Since launching the project just a few weeks ago, I have been overwhelmed by the amazing feedback, interest, and participation, both within the museum and beyond. There has not been as much public interaction and dialogue taking place as I had hoped which I attribute to 1) the limitations of Tumblr as an interactive platform and 2) the broader challenge of successfully fostering participation. However, people are reading and sharing these stories, and from what I can tell, people are excited.
One of the most rewarding parts of this project has been working with my colleagues, as well as a handful of other artists, scholars, and community members from outside of the museum, to develop content for the site. The majority of posts on High Art Connect come from members of the High Museum’s junior staff, and I have been amazed to see the breadth of perspectives, amazing quality of insight, and often, overwhelming excitement, that each of them have brought to their contributions. I have been proud to create a space that empowers that kind of sharing, particularly for younger voices within the museum. Even among the High Museum staff, there are a great deal of projects, experiences, and interests that don’t necessarily get shared due to busy schedules and an intensive amount of programming. Working on High Art Connect has promoted greater visibility of the engagement taking place at the museum; experienced by both museum staff and visitors. That said, there is a great deal more to be shared. There are many more stories to tell and I look forward to teasing those out and making them more accessible.
I believe strongly in the power of art to incite dialogues, and I also believe in the power of dialogue to incite change. My greatest hope is that High Art Connect might begin to take part in that process by giving visibility to the critical issues that we, as social institutions and civically-engaged publics, need to come together to change. Above all, I hope that this platform will help inspire both our museum, and other institutions, to continue to grapple with these issues and challenges. I also hope that the High Art Connect will continue to grow and improve with the feedback, responses, and connections that I anticipate will come.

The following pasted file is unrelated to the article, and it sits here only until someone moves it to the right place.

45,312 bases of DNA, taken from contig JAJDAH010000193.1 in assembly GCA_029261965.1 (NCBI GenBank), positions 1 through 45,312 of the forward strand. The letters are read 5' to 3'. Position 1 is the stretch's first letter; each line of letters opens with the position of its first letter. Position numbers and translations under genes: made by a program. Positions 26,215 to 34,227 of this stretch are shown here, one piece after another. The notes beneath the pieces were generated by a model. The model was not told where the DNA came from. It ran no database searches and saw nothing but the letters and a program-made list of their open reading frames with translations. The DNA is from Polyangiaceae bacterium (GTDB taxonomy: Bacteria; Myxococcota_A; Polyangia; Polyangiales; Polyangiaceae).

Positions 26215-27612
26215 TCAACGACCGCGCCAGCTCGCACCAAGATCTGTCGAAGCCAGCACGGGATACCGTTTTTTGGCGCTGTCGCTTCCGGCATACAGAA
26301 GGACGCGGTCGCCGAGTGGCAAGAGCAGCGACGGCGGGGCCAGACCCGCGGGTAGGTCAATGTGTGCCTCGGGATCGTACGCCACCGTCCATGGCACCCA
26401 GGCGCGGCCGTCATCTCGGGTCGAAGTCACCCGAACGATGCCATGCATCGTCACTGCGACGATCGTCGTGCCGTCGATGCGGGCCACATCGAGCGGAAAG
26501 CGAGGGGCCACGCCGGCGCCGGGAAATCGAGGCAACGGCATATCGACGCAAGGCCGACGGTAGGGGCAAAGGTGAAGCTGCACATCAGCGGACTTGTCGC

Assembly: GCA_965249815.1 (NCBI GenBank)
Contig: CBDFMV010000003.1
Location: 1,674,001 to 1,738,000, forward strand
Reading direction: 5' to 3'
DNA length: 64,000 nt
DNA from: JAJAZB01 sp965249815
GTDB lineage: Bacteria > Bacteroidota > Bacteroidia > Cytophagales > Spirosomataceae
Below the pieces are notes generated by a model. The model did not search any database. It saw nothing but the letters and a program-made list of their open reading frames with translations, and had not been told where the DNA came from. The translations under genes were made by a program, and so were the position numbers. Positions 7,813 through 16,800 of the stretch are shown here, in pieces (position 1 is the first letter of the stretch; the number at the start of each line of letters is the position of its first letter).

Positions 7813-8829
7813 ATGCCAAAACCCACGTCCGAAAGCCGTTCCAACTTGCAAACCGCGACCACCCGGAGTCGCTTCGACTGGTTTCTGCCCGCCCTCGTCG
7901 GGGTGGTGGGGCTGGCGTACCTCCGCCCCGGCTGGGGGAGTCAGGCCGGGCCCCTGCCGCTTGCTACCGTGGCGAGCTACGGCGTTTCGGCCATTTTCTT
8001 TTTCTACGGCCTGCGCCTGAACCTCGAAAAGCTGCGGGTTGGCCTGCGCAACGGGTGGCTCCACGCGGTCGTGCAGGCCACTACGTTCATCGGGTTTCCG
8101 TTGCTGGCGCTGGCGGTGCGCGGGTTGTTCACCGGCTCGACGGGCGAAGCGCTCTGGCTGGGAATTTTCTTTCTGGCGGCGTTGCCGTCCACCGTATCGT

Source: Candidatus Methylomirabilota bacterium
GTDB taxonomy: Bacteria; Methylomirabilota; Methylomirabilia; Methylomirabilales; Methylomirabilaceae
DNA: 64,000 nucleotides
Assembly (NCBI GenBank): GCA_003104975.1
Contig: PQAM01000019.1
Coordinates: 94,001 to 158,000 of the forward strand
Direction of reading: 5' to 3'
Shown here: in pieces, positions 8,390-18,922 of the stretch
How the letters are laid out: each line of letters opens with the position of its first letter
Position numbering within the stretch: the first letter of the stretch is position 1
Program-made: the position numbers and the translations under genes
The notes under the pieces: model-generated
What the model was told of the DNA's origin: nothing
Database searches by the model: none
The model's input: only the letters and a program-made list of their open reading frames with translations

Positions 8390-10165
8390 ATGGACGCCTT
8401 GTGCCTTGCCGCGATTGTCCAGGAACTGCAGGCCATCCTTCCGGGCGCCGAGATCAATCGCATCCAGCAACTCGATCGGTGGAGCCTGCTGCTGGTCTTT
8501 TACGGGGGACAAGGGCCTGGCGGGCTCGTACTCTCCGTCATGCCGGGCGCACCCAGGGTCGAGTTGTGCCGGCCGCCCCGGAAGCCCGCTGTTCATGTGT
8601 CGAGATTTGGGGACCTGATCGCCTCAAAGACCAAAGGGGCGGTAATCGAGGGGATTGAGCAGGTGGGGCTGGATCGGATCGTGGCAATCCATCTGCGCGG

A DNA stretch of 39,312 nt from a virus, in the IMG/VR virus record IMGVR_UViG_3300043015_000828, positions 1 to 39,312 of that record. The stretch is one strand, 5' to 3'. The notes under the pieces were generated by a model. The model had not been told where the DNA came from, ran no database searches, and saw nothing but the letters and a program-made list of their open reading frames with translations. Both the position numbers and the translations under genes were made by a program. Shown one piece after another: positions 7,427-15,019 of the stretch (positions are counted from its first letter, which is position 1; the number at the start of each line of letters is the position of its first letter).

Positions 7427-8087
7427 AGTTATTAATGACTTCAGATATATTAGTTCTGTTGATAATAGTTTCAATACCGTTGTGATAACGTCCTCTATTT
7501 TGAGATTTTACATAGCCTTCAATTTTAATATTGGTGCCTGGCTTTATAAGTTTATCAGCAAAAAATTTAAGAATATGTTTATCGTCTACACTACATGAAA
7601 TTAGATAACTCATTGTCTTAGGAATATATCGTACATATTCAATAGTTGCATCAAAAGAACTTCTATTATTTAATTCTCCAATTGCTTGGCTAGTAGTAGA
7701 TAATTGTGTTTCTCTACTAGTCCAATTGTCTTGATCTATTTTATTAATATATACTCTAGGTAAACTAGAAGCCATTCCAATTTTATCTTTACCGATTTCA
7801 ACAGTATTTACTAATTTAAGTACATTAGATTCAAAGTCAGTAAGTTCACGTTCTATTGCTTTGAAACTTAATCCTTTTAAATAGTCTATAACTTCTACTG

Nina Pelaez is the 2014-15 Kress Museum Interpretation Fellow at the High Museum of Art. There, she developed High Art Connect, an interpretive blog focused on the intersections of art, social practice, and community engagement. She is passionate about fostering public engagement and promoting diversity within museums, and is particularly interested in the ways that theoretical models— particularly queer, feminist, and critical race theories—might help inform interpretive practice and engagement within cultural institutions. Her research interests include the exploration of trauma, memory, and the body in contemporary photography and public installation. She holds an M.A. from the Williams College Graduate Program in the History of Art and a B.A. in Art History and English Literature from Swarthmore College. Nina blogs at www.thedidactickatydid.wordpress.com and tweets @ninapelaez.